A man has been accused of duping 900 people out of their savings using a secretive Scottish ‘tax haven’ firm.

Belarussian Vladislav Shevelenko promised investors returns of between 100 and 300 per cent a month if they put their money in to a finance firm officially based in central Glasgow.

The 24-year-old was last week formally accused of fraud after heading what local media in Belarus have described as a classic pyramid scam using a Scottish limited partnership or SLP called New Assets Union or NAU.

The Shevelenko case comes after The Herald late last year revealed another SLP had been used at the heart of a far bigger get-rich-quick scheme affecting hundreds of thousands of people from Spain to Kazakhsan.

Transparency campaigners have described SLPs, still openly advertised globally as an alternative to tax haven shell firms, as “Britain’s home grown secrecy vehicle”.

Mr Shevelenko is accused of running his pyramid from February 2015 through till April 2016. He recruited investors in a series of slick YouTube videos. In one later video he arrives on camera in a Mercedes Benz and explains he cannot answer 200 phone calls a day because he is too busy making money. A happy client arrives in a new BMW, thanks Mr Shevelenko profusely for his help while waving a bundle of cash US dollars in to the camera.

Law enforcement agencies in Belarus said he carried carried out no real world economic activity. Instead, they allege, Mr Shevelenko hired plush hotels to hold seminars for investors who were only paid from the income of new individuals recruited in to the scheme.

HeraldScotland:

(Mr Shevelenko, from one of his Youtube promotion videos)

A spokesman for the Investigative Committee, the main law enforcement body which prepares material for the court system, laid out the scheme. “In order to attract more investors, the young man spread demonstrably false information that his project was making money from binary options and bookmaking, as well as from wholesale sale of Chinese goods and letting.”

Investors were rewarded for bringing their friends and family in to the scheme. Anyone signing up 100 people was told they would get an iPhone.

Mr Shevelenko is currently in prison pending his trial for “large-scale fraud”. Authorities in Belarus, where there are no juries, routinely reveal the case against those they accuse of criminality.

New Assets Union LP has all the hallmarks of a classic secrecy vehicle. It was formed in November 2015 with two entirely opaque partners, from an unknown jurisdiction but with the same names and agents as companies from the Caribbean island of Nevis. The SLP itself was registered at a branch of Mailboxes Etc in Glasgow’s West George Street until it was dissolved in April 2017.

Pyramid schemes mushroomed in the former Soviet Union after the collapse of Communism and have enjoyed an internet-fuelled renaissance in recent years.

Web-based schemes have been using British or other “offshore” firms as respectable fronts and laundering mechanism. Last year the UK’s Financial Conduct Authority and other watchdogs issued warnings about a business called “Questra World” which used as SLP as a front. Belgium’s regulator said it resembled a pyramid scam while authorities in Kazakhstan accused local operators of the scheme of fraud.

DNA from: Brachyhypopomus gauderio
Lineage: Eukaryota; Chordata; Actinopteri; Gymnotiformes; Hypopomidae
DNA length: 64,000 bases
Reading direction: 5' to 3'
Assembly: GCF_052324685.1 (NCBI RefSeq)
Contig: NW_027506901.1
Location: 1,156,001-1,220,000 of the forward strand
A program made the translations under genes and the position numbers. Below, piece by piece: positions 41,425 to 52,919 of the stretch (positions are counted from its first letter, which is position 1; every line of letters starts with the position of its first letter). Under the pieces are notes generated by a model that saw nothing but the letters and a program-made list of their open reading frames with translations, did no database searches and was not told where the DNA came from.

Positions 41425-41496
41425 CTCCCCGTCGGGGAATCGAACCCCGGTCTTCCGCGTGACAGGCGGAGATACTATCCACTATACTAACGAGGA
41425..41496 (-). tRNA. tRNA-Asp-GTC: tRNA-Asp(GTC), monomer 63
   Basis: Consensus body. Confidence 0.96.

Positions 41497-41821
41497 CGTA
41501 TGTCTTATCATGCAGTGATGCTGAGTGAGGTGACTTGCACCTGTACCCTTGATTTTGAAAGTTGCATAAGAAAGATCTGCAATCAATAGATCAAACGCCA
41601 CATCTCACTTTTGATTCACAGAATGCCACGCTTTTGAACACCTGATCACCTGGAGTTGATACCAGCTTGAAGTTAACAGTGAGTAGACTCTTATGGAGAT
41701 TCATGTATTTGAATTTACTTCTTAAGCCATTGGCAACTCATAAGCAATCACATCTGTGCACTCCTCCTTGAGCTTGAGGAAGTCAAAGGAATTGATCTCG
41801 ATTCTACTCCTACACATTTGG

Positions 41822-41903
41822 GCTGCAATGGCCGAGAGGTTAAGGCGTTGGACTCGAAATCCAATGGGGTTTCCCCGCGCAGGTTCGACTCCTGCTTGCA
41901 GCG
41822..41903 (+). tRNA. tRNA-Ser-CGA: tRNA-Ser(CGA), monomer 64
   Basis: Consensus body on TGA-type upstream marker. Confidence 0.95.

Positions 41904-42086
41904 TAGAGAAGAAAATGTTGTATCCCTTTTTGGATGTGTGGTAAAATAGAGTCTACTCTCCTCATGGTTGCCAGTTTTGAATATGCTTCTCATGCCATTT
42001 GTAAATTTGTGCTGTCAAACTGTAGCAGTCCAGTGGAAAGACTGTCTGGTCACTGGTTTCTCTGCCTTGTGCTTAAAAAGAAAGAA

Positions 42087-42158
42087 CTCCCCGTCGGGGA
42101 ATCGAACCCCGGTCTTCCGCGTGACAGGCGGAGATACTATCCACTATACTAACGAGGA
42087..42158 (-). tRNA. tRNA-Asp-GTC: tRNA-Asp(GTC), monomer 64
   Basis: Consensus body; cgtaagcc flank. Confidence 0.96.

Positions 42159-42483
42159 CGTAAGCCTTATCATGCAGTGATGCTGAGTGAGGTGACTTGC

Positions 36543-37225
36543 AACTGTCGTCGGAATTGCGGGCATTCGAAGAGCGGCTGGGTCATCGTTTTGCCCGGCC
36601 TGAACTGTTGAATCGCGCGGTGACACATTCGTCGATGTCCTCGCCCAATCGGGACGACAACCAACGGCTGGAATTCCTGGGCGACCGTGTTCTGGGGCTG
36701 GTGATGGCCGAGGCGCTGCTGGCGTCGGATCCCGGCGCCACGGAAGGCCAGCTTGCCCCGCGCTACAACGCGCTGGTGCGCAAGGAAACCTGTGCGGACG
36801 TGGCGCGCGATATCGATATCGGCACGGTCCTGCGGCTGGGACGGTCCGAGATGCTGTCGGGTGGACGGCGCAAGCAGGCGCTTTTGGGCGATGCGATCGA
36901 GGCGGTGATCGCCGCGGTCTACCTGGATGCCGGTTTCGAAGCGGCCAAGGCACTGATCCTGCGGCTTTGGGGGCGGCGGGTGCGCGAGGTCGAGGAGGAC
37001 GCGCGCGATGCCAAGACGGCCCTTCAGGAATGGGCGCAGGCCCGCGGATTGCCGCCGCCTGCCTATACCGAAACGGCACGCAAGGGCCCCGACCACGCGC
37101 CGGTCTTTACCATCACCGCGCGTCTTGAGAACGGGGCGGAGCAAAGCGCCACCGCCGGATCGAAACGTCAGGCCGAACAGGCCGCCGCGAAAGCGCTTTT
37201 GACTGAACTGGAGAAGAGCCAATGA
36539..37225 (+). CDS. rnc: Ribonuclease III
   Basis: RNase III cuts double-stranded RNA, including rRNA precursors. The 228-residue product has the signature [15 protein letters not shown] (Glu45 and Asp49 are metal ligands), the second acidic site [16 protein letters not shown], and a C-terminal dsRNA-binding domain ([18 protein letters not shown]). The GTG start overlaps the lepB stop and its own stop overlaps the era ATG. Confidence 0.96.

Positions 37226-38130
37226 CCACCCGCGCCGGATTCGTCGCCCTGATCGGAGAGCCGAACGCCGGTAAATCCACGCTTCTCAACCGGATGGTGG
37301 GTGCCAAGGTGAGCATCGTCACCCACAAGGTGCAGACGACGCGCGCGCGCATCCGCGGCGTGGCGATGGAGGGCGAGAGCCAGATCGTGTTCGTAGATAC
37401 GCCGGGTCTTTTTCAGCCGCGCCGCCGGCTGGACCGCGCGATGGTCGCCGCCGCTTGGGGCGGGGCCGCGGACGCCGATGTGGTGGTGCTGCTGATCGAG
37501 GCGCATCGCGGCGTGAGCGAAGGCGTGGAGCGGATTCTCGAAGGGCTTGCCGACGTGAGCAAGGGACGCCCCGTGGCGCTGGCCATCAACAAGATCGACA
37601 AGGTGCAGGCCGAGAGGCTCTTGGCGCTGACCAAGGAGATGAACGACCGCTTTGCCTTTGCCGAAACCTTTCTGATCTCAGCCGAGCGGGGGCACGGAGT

New horror as ghost companies return from the shadows as zombies

Analysis by David Leask and Richard Smith

SOMETIMES shell companies are called ghost firms. Such businesses rarely come out of the shadows they haunt, rarely reveal their true owners or real accounts. But, unlike, real spectres they can at least be killed. Or so we thought.

Now there is a new horror: zombie SLPs. For a decade or more SLPs – Scottish limited partnerships – have been a ghost firm of choice for organised criminals, money-launderers and tax evaders around the world.

Today The Herald reveals how one – New Assets Union – was used as a core vehicle for an alleged pyramid scam in Belarus. That SLP is now dead, dissolved last year just weeks before, it would have to declare a person of significant control, an owner. Will it stay dead? Probably, but not necessarily. That is because SLPs can be revived. They are not just ghost firms. They are revenants.

HeraldScotland:

(Scotland, re-imagined as a tropical tax haven island)

More than a year ago The Herald revealed an SLP was still trading – providing armed guards close to a war zone – after it was officially dissolved.

But there are also more official zombie SLPs, ones which un-dissolve themselves, with the same corporate registration and little trouble.

Take Mainhold Products. This SLP, registered at the same Edinburgh address as hundreds of other similar entities, was dissolved in 2015. Its only potential digital footprint: a firm with the same name appears to have done business with a chain of Russian pharmacies.

Then, just this month, it came back from the dead. On whose authority? Mainhold Products’ general partner simply filed a new address, in Glasgow’s Byres Road, and a new, unspecified term for the partnership to exist.

The general partner is called Inhold Ltd. It does not say where it is incorporated. The three signatures on the incorporation, dissolution and reinstatement filings are nothing like each other. Its initial registrant is a nominee based in Latvia who has signed paperwork for numerous entities about whose activities he has declared he knows nothing. The SLP has declared an owner: an Uzbek citizen.

There is no suggestion or evidence of wrongdoing by Mainhold. But the SLP should get UK authorities thinking. There is a huge legacy of dissolved SLPs. How are we going to keep track of whether they are living or dead?